As Twitter continues to revamp its platform, one thing that will stand out to users is the return of the blue check mark for deceased celebrities and political figures.
The social media company brought back the status symbol for accounts belonging to NBA great Kobe Bryant, singer Michael Jackson, chef/TV personality Anthony Bourdain, "Black Panther" star Chadwick Boseman, "Fast and Furious" actor Paul Walker, former Venezuelan President Hugo Chavez, and assassinated Japanese leader Shinzo Abe, the New York Post reported.
Twitter wrote that the accounts are verified because they are "subscribed to Twitter Blue and verified their phone number."
Kobe Bryant #24 of the Los Angeles Lakers points during Game Seven of the 2010 NBA Finals against the Boston Celtics at Staples Center on June 17, 2010 in Los Angeles, California. (Photo by Ronald Martinez/Getty Images)
Blue check marks were also posthumously restored to the accounts of actor Bob Saget, actress Kristy Alley, journalist Barbara Walters, and Jamal Khashoggi, a Washington Post journalist assassinated in 2018, Variety noted.
Last week, Twitter removed the blue marks from accounts that didn't pay a monthly fee. But the check marks mysteriously returned for many celebrities and high-profile accounts.
Chef/TV personality Anthony Bourdain attends the Creative Arts Emmy Awards at Microsoft Theater on September 10, 2016 in Los Angeles, California. (Emma McIntyre/Getty Images)
Several well-known users like NBA star LeBron James, author Stephen King, gymnast Simone Biles Owens, rapper Lil Nas X, and actress Bette Midler hopped on Twitter to explain they weren't paying the subscription fee to have their blue check mark restored.
The Associated Press noted that anyone can purchase a Twitter Blue subscription starting at $8 a month. It no longer means the user is verified — other than confirming a phone number — but promises several features, including having more people see their tweets.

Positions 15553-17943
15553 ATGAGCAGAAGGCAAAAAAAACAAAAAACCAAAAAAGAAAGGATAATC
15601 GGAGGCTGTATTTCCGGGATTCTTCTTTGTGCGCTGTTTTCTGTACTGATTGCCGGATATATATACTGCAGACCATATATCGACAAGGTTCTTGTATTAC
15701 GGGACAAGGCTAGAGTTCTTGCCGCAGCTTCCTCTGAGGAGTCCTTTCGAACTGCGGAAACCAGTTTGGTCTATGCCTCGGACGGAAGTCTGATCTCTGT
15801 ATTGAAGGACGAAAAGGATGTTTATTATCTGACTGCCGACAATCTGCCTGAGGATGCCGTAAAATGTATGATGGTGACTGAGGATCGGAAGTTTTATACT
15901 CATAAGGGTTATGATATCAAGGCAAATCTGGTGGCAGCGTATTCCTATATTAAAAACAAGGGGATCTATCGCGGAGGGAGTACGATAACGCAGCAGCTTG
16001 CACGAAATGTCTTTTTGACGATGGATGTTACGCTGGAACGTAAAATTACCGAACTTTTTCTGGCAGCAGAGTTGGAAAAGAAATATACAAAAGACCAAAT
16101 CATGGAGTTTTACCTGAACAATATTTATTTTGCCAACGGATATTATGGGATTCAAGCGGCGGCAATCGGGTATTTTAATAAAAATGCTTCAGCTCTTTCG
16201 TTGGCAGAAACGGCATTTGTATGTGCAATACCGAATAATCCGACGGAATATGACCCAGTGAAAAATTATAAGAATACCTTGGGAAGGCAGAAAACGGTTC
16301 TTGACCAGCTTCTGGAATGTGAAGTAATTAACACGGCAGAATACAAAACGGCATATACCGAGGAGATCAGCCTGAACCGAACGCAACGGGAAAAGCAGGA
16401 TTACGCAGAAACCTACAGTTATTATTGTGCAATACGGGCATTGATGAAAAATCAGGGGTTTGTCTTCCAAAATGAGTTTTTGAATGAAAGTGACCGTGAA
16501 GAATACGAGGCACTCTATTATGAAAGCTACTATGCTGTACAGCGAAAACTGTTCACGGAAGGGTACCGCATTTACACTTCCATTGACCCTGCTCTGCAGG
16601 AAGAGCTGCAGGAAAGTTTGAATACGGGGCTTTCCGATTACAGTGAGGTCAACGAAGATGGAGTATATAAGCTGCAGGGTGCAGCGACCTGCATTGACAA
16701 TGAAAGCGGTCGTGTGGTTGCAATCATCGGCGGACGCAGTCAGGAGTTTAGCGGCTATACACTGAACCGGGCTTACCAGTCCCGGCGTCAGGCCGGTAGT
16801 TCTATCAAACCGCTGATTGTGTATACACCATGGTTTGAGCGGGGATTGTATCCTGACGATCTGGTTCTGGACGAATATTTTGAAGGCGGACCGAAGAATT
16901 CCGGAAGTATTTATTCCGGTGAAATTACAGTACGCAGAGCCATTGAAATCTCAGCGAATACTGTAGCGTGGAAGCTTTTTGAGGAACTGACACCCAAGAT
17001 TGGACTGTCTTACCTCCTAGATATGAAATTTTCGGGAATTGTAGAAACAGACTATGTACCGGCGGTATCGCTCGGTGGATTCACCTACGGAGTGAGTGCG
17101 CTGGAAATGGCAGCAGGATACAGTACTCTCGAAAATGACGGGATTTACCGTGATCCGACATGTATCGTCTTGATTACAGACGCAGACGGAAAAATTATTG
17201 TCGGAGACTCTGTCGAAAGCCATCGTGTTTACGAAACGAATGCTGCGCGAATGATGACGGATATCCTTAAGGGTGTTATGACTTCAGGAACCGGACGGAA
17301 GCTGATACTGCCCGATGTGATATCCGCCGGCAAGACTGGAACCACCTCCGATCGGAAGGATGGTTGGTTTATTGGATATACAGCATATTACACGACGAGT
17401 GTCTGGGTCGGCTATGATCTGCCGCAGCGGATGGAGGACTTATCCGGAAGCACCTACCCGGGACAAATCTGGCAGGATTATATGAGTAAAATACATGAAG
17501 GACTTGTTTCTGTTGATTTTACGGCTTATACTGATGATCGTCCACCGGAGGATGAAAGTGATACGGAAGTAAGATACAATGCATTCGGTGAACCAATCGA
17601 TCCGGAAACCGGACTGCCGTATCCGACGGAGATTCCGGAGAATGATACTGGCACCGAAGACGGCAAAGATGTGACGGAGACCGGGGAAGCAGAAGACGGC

Under the original blue-check system, Twitter had about 400,000 verified users, including Hollywood actors, athletes, journalists, human rights activists, and public agencies.
Michael Jackson performs in concert circa 1986. (Photo by Kevin Mazur/WireImage/Getty Images)
In the past, the blue checks meant that Twitter had verified that users were who they said they were, as a method to prevent impersonation and the spread of misinformation.
Legal experts tell the Associated Press that Twitter giving out subscriptions to people and institutions that didn't want them, and implying that they paid for it could violate the federal Lanham Act, which prohibits false advertising, as well as other regulations.
FILE-Actor Chadwick Boseman at the Los Angeles World Premiere of Marvel Studios' "Black Panther" at Dolby Theatre in 2018 in Hollywood, California. (Alberto E. Rodriguez/Getty Images for Disney)
Musk has pushed for the premium service to increase revenue and upend a "lords & peasants system" he believes gave too many people an undeserved status symbol for free. But only a fraction of users — and very few of those who had the blue checks before — are buying the service.
The Associated Press contributed to this report. This story was reported from Washington, D.C.